Friday, 21 February 2014

Review: Nebraska (2013)



Following the tradition of old-folk-road-movies such as David Lynch’s wonderful The Straight Story (1999) and the Peter Masterson’s saccharin The Trip to Bountiful (1985) comes Alexander Payne’s  Nebraska (2013), a tale of one elderly man’s mission to hit the road and pursue the million dollar winnings he’s been promised by a magazine-subscription company.

Wandering aside the highway, Woody (Bruce Dern) has his sights firmly set on the prize. The police return him home to his rambunctious wife who is finding his behaviour increasingly hard to deal with. After much conviction from his son David (Will Forte), Woody fails to believe that the letter is a scam and again, sets out on foot to Lincoln, Nebraska to collect his winnings. As a means of keeping the peace and to keep his dad from harm, David decides to drive him there. En route and a hospital visit later, the pair stop at Woody’s brother’s home in Hawthorne where he used to live. Encountering many an old friend and many an enemy, Woody makes his “winnings” known which in turn makes him a local celebrity and the unfortunate subject of unappeasable avarice.


Filmed in black and white, the monochrome landscapes tighten the focus on the hopeless central character, keeping the viewers eyes firmly on his plight. Cinematographer, Phedon Papamichael captures the tragic loneliness of sweeping rural landscapes that mirror Woody’s troglodytic position, particularly when he returns to the town that carried on living in his absence. Predictably, the film becomes more about relationships with familial rewards replacing the financial and it’s the dynamics within this tempestuous family, that enable the cast to deliver some incredible performances.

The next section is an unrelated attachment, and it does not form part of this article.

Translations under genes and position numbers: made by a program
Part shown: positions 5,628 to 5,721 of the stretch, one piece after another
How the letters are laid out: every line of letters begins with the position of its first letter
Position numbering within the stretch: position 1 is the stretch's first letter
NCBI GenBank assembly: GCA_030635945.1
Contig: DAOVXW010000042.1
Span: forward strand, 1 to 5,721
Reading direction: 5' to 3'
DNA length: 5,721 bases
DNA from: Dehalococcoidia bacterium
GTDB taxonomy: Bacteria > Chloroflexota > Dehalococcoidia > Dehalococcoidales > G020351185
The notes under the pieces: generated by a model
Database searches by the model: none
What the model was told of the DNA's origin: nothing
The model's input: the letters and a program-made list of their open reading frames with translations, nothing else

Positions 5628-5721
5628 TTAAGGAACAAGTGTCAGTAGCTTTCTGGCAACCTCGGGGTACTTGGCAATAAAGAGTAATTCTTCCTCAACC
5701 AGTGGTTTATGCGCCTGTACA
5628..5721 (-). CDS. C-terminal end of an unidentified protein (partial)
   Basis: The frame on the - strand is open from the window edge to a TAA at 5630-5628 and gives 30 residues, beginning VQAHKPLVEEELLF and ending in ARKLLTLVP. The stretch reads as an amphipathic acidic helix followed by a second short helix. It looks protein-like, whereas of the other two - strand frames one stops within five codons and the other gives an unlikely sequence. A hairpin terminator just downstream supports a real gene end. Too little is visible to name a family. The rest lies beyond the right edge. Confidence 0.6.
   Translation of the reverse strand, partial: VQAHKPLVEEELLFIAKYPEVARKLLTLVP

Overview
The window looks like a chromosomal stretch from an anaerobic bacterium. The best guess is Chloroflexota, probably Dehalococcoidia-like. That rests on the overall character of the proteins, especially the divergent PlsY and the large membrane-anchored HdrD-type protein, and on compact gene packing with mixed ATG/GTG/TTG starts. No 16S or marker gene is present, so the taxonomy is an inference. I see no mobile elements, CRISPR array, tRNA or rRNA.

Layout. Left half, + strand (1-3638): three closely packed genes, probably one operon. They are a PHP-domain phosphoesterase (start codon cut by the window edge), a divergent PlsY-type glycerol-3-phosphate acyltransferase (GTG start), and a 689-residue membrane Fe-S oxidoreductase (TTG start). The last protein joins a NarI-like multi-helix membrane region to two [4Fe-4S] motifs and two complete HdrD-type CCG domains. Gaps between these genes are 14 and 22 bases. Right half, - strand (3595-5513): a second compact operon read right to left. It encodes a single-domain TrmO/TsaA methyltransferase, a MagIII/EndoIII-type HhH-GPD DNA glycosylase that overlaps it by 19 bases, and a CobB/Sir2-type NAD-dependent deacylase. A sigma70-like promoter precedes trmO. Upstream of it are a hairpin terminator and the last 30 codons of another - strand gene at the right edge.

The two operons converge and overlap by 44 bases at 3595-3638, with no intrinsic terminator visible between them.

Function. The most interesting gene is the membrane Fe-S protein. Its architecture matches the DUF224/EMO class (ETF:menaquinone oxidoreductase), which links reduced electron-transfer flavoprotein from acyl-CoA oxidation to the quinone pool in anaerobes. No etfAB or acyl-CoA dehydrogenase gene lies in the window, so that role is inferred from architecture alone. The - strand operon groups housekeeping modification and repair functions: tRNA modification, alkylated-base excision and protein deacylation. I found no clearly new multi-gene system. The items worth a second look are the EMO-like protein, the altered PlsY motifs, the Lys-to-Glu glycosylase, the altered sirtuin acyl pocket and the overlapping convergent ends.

Bruce Dern is both loveable and frustrating, as the disintegrating yet determined lead and the relationship with his battle-axe wife, Kate (June Squibb) is awkwardly familiar as the pair clash at the exertion of every breath. Kate is hilariously frank and performed with real gusto by Squibb whose graveyard fanny-flashing provides one of the film’s many comic highlights. David’s revelatory chats with the locals add flesh to the bones of his parents' heritage, which only serves to make them all the more irresistible. Bob Odenkirk (forever known as Breaking Bad’s Saul) and Will Forte bubble comically with authentic sibling rivalry, that simmers gently throughout. Nebraska, is a heartwarming and gentle journey full of laugh out loud moments and believably touching performances. Nominated for many an award this season, Nebraska may not receive the million dollar prize but it has doubtlessly proved itself as a real winner.

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